Manson: Absolutely. It’s killing us all, as we speak. We really need to reassess how we’re all moving forward as a global community. Things have changed so much since we’ve all been connected via the Internet, and I don’t think the old order can really maintain itself anymore. And there’s such a disparity between the haves and the have-nots, and the middle class is being totally eradicated. I don’t know. I have no idea where we’re going. All I know is, I don’t agree with how greedy people have to get. Like, how much money do you really need to sleep at night? And how can you sleep at night when you have millions in the bank, but you’re driving past a woman living in a cardboard box with her young baby? I just don’t get it. I don’t know how that is right, you know? I don’t understand how people have gotten to the point where they just want more and more, and all of our society seems to be lauding those who boast about having a lot of money, or are seen on social media wearing fur coats and pushing their wealth in people’s faces. These have become the heroes, the figures that everybody is following in the millions. I seriously don’t understand it. But when money is considered God, of course people have no voice, no power. So it really is up to us as people to start reaching out as people, to start galvanizing and forcing governments to change the way they are measuring things. Because we cannot continue in this vein—it’s insanity. And with regard to the Inch Community Center, you’re right—somebody’s going to buy that land, demolish a 16th-century building, and build yet another shitty, badly-made prefab in its place. And then that will get hauled down in 20 years’ time, so we will have lost an absolute architectural gem, just for short-sighted greed. Just to make money.
: Well, you quoted Oscar Wilde with “We kill the things we love.” And it’s all too true.
Manson: Heh heh. Yeah. Again, I feel like the record speaks to the times that we find ourselves living in. And everyone in the band is horrified by the direction the world seems to be headed in, and all of those things that we feel at odds with seem to be the things that are culturally valued. And vice-versa, the things that we treasure the most seem to have no value in this current climate. And it’s alarming. And depressing. And heartbreaking, actually. When I see somebody like Donald Trump, who has the audacity to put himself up and run for public office, and yet is not mature enough to treat the procedure with enough respect…If you step into politics, you’re representing your people, your country, and it’s a very, very serious game. It’s not a reality show, and it’s not a personality contest. When he’s talking about the size of his dick in a political discussion, I feel like that is a middle finger to everyone in this country who’s unemployed, everyone in this country who’s homeless, and everyone who has economic hardships in their day-to-day living. What arrogance and infantile immaturity is represented in his platform! It’s just beyond me.
: Well, so far this year, presidential debates have been advertised like wrestling matches. Or monster truck rallies, where everything in the future is settled in Idiocracy.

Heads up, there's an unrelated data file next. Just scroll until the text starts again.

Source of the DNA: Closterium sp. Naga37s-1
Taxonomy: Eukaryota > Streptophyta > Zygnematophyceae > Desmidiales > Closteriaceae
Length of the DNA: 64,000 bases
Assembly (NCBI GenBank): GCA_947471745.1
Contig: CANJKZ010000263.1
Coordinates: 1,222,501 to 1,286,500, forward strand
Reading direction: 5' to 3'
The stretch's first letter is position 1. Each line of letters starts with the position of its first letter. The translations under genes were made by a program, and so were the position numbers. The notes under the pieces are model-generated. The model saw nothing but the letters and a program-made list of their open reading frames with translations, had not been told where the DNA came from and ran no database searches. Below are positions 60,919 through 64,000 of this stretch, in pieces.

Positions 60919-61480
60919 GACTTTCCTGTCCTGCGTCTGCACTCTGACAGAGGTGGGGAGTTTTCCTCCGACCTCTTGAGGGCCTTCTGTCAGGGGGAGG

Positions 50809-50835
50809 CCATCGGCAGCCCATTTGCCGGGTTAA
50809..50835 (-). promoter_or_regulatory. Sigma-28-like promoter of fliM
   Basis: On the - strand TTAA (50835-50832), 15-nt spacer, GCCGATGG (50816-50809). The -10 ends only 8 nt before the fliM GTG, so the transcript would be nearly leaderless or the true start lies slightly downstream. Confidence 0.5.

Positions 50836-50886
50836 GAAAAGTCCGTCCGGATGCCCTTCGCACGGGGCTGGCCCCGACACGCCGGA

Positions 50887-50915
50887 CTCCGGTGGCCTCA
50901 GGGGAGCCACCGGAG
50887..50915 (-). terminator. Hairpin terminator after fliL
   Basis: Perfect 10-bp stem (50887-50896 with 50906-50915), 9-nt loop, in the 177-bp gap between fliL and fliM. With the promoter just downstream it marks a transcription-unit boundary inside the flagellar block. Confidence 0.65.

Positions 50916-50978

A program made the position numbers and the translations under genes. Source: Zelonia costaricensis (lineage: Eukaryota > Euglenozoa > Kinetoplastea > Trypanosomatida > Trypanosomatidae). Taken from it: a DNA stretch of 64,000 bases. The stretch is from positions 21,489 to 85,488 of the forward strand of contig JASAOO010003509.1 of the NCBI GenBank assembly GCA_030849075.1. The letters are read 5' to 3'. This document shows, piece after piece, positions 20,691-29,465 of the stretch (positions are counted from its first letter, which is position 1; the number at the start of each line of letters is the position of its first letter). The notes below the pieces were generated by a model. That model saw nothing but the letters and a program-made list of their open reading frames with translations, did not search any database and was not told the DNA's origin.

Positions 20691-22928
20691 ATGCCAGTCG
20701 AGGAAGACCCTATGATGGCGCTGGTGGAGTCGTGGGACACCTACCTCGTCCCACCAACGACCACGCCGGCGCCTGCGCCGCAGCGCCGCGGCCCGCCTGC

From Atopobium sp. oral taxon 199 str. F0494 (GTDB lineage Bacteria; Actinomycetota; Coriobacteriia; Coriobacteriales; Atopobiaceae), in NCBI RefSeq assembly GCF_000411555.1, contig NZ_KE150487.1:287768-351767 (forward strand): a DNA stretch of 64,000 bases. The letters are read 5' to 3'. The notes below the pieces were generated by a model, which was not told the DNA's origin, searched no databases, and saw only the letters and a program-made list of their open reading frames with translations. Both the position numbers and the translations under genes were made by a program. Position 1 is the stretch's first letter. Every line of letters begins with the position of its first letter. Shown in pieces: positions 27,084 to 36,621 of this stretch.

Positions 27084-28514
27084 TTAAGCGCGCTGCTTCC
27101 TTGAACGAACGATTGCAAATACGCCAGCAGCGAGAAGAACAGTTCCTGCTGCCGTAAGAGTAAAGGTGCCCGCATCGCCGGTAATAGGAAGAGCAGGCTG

Manson: I’m always saying that. We’re living in an Idiocracy—it’s actually coming to pass, and it’s really depressing. But I think it’s the infantilization of our entire culture. And women, in general, across the board, are encouraged to be little infantile versions of themselves. The idea that you’re a woman who’s mature and experienced is a filthy word, and women are being encouraged by the media to hide their age and Botox themselves and pass themselves off as 10 years younger than they are. And it’s just crazy, why human beings are encouraged to think of themselves as children. I think it’s just a way of disempowering adults, and it’s really worrisome. Everyone’s scared to be an adult, nobody wants to take responsibility, everybody just wants to stick a thumb in their mouth and start sucking.
: As humanity hurtles toward extinction, theoretically the last bastion of hope should be creativity, the arts. Or a great song, for instance, can at least provide some catharsis.
Manson: I think so. And we’re really aware that the carts are polluted with the same writers, and the songs are completely interchangeable, so there’s no real unique or honest perspective. So it’s akin in some ways to streetwalking. You’ve got all these artists out there who have no relation to what they’re actually singing—they’re just out there entertaining and making everything all shiny and bright, while peddling for these fat cats who write song after song after song. Much like a sausage factory. And every now and again, they make an incredible sausage—make no mistake. There is still some artistry in the sausage-making business. But ultimately, what it makes for is an incredibly uninteresting culture, where everything becomes full homogenized. But for us, you just get to a certain point where your perspective has been honed by years and years of observation. And I think we got lucky on this record, in that that perspective came out both in the music and the words, in context of the culture that we’re living in. So I really do feel that it’s a record of our times.
: Is there any hope?
Manson: I always feel like there is hope. It’s not all over until you’re six feet under, so every storyline is still open to change, right? Even the darkest storyline can change at the very last second, and that’s how I choose to view life. Otherwise, I would have committed suicide when I was a teenager. I feel very much that a story arc is long, and even though you may be in the midst of chaos one minute, that can change in a heartbeat. And in the same way, your joy can be destroyed, too. Life is fragile, and therefore unpredictable. So where there is unpredictability? There is hope.
: What would you like Strange Little Birds to do, audience-wise?
Manson: To connect. To comfort. Or even just to contact anyone in the world that feels the way we do. If we can do that, then I think we will have done our job. And that’s all you can ask for as an artist—to make that connection with another human being. Because I think that’s what music is there to do—provide some kind of solace for like-minded people.